d’n café Olympics Special: Sports Play, by Elfriede Jelinek

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August will be dominated by the Olympics, like it or not. Personally, I have never really been interested in sports, and will probably weather the month without seeing a single competition. However, this behemoth of an event has spawned a range of cultural activities, often critical, that I find much more appealing. One of these is Just a Must Theatre’s English-language premiere of Sports Play by Elfriede Jelinek, which brings the marketing of the body and of emotions in sports into focus. Moreover, waking up to the sight of the HMS Ocean (the Royal Navy’s biggest warship) reminded me of the incredibly pertinent connection she draws between sports and war.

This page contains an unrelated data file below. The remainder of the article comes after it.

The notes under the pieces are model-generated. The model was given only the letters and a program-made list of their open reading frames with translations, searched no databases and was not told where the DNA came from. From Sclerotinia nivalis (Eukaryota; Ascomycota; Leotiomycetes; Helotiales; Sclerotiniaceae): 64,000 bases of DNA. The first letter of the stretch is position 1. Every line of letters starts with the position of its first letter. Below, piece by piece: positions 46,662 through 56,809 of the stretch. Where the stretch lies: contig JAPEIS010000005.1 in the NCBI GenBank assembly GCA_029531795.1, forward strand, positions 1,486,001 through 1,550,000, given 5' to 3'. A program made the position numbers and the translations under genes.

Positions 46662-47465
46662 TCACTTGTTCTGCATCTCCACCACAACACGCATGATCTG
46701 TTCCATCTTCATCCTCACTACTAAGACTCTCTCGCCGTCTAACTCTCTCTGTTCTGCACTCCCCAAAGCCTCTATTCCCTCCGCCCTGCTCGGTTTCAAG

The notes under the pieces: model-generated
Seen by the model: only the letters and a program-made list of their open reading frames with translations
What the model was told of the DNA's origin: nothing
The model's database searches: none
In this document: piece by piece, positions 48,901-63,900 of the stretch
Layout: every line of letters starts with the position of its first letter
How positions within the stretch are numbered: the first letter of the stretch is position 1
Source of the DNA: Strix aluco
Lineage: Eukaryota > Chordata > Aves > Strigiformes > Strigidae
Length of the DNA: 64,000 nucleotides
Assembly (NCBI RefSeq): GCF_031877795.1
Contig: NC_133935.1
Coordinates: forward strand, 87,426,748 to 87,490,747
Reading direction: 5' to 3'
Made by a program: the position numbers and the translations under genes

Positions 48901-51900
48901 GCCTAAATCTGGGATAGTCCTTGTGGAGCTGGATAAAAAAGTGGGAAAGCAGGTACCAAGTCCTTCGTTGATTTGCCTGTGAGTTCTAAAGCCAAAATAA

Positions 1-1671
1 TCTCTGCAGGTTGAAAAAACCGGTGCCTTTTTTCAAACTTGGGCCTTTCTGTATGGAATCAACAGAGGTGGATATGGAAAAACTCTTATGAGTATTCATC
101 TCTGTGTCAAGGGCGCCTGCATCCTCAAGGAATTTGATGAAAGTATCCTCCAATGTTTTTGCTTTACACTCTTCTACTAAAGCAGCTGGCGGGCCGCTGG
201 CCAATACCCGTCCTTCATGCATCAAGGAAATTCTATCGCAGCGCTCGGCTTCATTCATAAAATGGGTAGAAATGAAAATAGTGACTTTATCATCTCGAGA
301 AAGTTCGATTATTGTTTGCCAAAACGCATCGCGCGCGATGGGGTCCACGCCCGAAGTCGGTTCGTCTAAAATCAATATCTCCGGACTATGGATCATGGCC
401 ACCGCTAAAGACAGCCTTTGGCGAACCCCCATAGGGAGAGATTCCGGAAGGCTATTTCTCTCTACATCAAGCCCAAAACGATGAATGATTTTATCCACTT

As the Dramaturgs’ Network, we will use this opportunity to take a look at this production in our August d’n café event. The Dramaturgs’ Network is an organisation for UK theatre practitioners committed to developing dramaturgy and supporting practitioners’ development in the field. Founded in 2001, it is a volunteer arts organisation created to share ideas, knowledge, resources and skills in current dramaturgical practices. Jelinek’s playtext will offer a rich field to discuss issues of dramaturgy including questions of directing, acting, and scenic design. The script of Sports Play is over 160 pages long and therefore needs to be worked on with a specific performance in mind. There is no straightforward realistic staging of such a text, and I find this need for a personal engagement, for a search for an overarching theme or metaphor one of the main strengths of this kind of text. Just a Must have clearly found such an approach. All of the reviews published so far in The Guardian, The Times, and the blog Postcards from the Gods mention the striking design of the mountain of white fluff and the mesmerizing and unusual choric performances as the centrepieces of the performance. Overall, I was particularly excited by the way the company is able to fuse British and continental theatrical approaches into a convincing and overpowering whole.